Archive for March 11th, 2011

March 11, 2011

Who Has the Ability to Make a Planned Gift?

Quite simply, virtually everyone has the ability to make a planned gift.

With this blog post, I’m going to throw a lot of statistics at you. Hang-in there. By the time you get through this piece, you’ll have a much clearer understanding of the ability of your prospects to make a planned gift. Let’s start by considering the following factoids which I uncovered while doing research for my book Donor-Centered Planned Gift Marketing:

  • Among survey respondents over age 30, 69 percent expect to leave an inheritance. (The Stelter Company)
  • People over the age of 50 control 70 percent of all privately held financial assets in the United States. (U.S. Census Bureau)
  • Of those 65 years or older, 81 percent owned their own home in 2005. (U.S. Census Bureau)
  • Of those 55 to 64 years of age, 79.8 percent own their own home. (U.S. Census Bureau)
  • The average home value in 2000 was $96,442. (U.S. Census Bureau)
  • The median household net worth for those aged 65 and older was $108,885 in 2000. (U.S. Census Bureau)
  • A 2005 study found that 50.3 percent of U.S. households owned equities in some form with 34.7 percent owning equities outside of employer sponsored retirement plans. (Investment Company Institute and Securities Industry Association)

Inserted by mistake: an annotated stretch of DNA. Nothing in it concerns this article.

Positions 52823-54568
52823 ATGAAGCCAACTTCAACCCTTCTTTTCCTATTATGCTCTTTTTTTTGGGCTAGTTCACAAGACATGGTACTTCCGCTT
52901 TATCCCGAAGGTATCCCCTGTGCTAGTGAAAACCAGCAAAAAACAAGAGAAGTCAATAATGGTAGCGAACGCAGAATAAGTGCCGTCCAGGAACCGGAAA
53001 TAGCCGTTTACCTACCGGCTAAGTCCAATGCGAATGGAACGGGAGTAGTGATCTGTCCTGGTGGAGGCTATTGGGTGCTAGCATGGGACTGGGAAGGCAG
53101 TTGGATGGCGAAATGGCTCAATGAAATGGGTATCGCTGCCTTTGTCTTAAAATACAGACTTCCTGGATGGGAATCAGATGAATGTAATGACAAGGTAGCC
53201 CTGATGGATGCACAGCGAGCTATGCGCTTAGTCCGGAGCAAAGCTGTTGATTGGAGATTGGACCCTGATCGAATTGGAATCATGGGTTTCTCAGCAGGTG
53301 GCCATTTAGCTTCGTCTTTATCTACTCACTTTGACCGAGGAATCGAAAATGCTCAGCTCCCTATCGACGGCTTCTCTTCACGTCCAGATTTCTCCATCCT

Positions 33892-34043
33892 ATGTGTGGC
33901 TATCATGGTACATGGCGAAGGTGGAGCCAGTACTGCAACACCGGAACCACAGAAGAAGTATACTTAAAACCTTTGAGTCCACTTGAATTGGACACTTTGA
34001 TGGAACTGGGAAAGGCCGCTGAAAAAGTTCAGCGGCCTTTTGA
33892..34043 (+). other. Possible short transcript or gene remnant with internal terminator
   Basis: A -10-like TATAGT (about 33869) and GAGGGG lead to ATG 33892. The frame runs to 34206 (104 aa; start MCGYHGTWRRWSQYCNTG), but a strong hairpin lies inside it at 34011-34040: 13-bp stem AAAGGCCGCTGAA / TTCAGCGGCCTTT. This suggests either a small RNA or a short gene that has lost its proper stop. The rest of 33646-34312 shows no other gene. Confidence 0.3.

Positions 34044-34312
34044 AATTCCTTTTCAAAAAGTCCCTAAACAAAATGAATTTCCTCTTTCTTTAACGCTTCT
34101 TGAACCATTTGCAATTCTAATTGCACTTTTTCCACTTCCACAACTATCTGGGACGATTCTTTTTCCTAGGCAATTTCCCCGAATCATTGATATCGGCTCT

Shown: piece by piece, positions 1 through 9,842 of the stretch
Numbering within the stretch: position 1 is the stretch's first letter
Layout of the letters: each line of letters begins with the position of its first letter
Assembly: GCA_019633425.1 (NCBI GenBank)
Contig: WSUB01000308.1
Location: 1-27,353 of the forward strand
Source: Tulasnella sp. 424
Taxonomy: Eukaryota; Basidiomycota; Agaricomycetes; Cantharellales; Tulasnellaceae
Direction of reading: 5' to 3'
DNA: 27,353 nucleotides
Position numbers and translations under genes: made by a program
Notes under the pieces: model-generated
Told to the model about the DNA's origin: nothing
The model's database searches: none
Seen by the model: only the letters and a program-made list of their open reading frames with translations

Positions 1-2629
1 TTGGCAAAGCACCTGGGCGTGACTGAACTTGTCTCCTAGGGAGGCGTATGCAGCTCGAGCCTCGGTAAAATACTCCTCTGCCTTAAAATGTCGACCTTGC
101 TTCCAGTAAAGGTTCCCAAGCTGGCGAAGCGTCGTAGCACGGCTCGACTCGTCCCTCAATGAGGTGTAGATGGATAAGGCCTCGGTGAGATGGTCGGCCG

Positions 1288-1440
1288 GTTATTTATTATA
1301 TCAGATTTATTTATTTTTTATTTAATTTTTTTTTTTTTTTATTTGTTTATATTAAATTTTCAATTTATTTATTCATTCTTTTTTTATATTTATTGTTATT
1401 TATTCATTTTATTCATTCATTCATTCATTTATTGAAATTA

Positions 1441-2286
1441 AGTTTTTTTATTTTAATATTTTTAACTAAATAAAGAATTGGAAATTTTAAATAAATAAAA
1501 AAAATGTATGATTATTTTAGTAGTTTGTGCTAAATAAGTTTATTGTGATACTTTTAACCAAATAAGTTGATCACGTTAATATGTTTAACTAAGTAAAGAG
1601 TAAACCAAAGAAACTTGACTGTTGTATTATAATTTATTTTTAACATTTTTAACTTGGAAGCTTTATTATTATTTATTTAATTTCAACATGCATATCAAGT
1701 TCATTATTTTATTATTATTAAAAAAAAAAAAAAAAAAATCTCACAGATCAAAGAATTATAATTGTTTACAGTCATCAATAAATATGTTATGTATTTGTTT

While the above figures will fluctuate with changes in the economy, one fact is consistent: The vast majority of older Americans have sufficient assets with which to make a charitable planned gift should they choose to do so. A simple charitable bequest gift is certainly within reach of most Americans. Many Americans can even afford a charitable gift annuity which can be established with some charities in some states for as little as $1,000. A great many Americans own appreciated securities some of which they could donate if they chose.

While nearly all Americans have the ability to make some type of planned gift, the size of those gifts will vary greatly. Most will be somewhat modest to the recipient organization even if meaningful to the donor. The size of a planned gift will depend on many factors of which ability is just one. And, ability is something defined by the donor who will consider his/her assets, obligations, and desires. For example, a woman with an estate valued at just under $1 million decided that her children did not need an inheritance from her estate. So, she made arrangements for virtually her entire estate to be donated to a scholarship foundation through a charitable bequest. Another person, with a similar estate size, might have reached a different conclusion about the needs of her family and, therefore, might have given a much smaller amount or might have structured the gift differently. To understand a prospect’s perceptions about the ability to make a gift and the prospect’s family needs, one must talk with the prospect.

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